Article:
The City of Boston has released guidelines for its staff on the use of generative artificial intelligence (AI) and encouraged responsible experimentation with the

technology. The guidelines aim to help employees understand the risks associated with generative AI while supporting those interested in exploring its potential.

Generative AI refers to the use of machine learning techniques and large datasets to create content based on user prompts. Text tools like ChatGPT and Bard, as well as visual tools like Dall-E, fall under the category of generative AI. Since the emergence of ChatGPT and similar tools, there has been extensive debate about the opportunities and risks associated with generative AI.

In a memo to staff, Santiago Garces, Boston's Chief Information Officer, stated that the guidelines were developed to stay informed about new technologies and their potential impact on the city's workforce. The guidelines apply to all staff members except those working in Boston Public Schools, as the use of generative AI in educational settings requires additional consideration.

The guidelines provide examples of use cases where generative AI can be applied, such as drafting memos, documents, and letters, preparing job descriptions, summarizing text, repurposing content, and translation. The key messages in the guidelines emphasize the importance of not sharing confidential information in prompts and disclosing when content has been generated using AI. Employees are instructed to fact-check and review all AI-generated content, especially if it will be used for public communication or decision-making.

The guidelines also address concerns about job displacement, stating that Boston does not plan to replace a significant portion of its workforce with AI. Instead, the city sees an opportunity to empower its workforce, improve work quality and efficiency, and explore new possibilities beyond current capabilities. The guidelines underscore the city's responsibility and accountability for the content generated by AI.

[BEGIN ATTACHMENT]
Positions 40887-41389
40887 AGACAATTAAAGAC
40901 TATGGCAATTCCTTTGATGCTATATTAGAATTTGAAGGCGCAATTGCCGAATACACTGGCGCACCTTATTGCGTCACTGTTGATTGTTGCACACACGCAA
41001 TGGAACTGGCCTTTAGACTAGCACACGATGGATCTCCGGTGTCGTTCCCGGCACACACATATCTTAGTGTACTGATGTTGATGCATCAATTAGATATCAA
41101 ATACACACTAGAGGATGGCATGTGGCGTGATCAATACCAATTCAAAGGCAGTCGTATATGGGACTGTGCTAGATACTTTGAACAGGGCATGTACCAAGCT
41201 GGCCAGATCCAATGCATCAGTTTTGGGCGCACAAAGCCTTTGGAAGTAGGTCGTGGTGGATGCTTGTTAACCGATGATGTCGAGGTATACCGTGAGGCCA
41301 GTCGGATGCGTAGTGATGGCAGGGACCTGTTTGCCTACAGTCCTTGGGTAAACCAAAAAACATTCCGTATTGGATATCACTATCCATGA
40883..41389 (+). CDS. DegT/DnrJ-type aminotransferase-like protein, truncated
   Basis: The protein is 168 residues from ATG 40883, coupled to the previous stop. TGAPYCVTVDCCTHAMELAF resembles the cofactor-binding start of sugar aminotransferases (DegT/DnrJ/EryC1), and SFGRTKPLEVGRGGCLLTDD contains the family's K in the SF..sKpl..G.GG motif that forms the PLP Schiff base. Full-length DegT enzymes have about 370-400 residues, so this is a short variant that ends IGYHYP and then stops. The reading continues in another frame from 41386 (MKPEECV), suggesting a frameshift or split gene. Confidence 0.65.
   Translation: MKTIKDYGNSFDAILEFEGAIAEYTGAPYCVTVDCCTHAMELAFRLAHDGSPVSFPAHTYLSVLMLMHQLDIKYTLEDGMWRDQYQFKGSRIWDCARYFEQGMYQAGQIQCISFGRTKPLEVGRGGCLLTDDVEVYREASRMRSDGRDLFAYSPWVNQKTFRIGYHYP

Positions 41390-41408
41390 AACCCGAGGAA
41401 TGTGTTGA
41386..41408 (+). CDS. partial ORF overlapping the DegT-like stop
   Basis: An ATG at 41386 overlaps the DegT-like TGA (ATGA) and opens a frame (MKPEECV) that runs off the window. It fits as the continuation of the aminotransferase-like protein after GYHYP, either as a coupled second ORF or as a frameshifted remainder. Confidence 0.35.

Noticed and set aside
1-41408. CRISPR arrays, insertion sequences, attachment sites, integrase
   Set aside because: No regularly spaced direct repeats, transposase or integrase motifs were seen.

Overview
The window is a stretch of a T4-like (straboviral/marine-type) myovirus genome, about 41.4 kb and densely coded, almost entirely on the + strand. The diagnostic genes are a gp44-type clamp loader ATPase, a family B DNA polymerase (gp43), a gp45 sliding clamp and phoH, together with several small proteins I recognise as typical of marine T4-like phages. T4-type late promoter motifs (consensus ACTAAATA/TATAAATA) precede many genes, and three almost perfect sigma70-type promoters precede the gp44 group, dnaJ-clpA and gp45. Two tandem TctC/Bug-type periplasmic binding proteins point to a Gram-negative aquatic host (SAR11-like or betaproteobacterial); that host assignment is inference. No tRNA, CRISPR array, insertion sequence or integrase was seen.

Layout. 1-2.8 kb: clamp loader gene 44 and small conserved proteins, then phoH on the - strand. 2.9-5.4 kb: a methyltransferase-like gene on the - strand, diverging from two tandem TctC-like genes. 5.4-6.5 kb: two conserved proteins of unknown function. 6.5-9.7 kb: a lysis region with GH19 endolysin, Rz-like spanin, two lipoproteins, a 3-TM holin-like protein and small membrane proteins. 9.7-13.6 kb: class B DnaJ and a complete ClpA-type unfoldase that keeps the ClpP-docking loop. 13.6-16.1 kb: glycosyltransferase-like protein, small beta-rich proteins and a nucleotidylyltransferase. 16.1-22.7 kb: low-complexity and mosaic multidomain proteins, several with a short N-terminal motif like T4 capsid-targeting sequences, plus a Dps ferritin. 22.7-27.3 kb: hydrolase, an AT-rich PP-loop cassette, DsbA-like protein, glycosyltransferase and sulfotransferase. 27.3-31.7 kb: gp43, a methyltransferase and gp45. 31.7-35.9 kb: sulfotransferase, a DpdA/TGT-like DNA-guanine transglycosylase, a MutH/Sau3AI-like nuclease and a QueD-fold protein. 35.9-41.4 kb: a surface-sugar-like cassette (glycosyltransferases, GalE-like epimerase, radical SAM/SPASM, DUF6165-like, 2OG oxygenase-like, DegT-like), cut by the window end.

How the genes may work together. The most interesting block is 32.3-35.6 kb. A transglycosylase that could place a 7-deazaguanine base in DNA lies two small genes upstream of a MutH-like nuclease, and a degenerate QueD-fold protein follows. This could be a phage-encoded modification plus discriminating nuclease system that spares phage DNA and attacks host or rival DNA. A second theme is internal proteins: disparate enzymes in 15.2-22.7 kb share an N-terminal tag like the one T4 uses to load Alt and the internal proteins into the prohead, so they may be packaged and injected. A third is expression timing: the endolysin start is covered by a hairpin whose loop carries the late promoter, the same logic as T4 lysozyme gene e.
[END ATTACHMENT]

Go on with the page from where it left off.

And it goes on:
The principles outlined in the guidelines include empowerment, inclusion and respect, transparency and accountability, innovation and risk management, privacy and security, and public purpose. The guidelines provide tips on writing effective prompts for generative AI and offer links to external resources for further learning.

While the guidelines are interim, the Department of Innovation and Technology plans to develop future policies and standards. The department also intends to conduct workshops to provide staff with more in-depth knowledge about generative AI technologies.

Beth Noveck, Director of the Burnes Center for Social Change at Northeastern University and a contributor to the development of Boston's guidelines, commended the city's proactive and responsible approach. She emphasized that Boston's generative AI policy sets a new precedent for how governments can embrace AI and guide its use in the public workforce. Noveck believes that practical experience with AI technologies will inform sensible regulations and enable AI to make positive contributions to governance. Other governments, including Yokosuka in Japan, Singapore, and Dubai, are also exploring the potential of generative AI. Photo by Daderot, Wikimedia commons.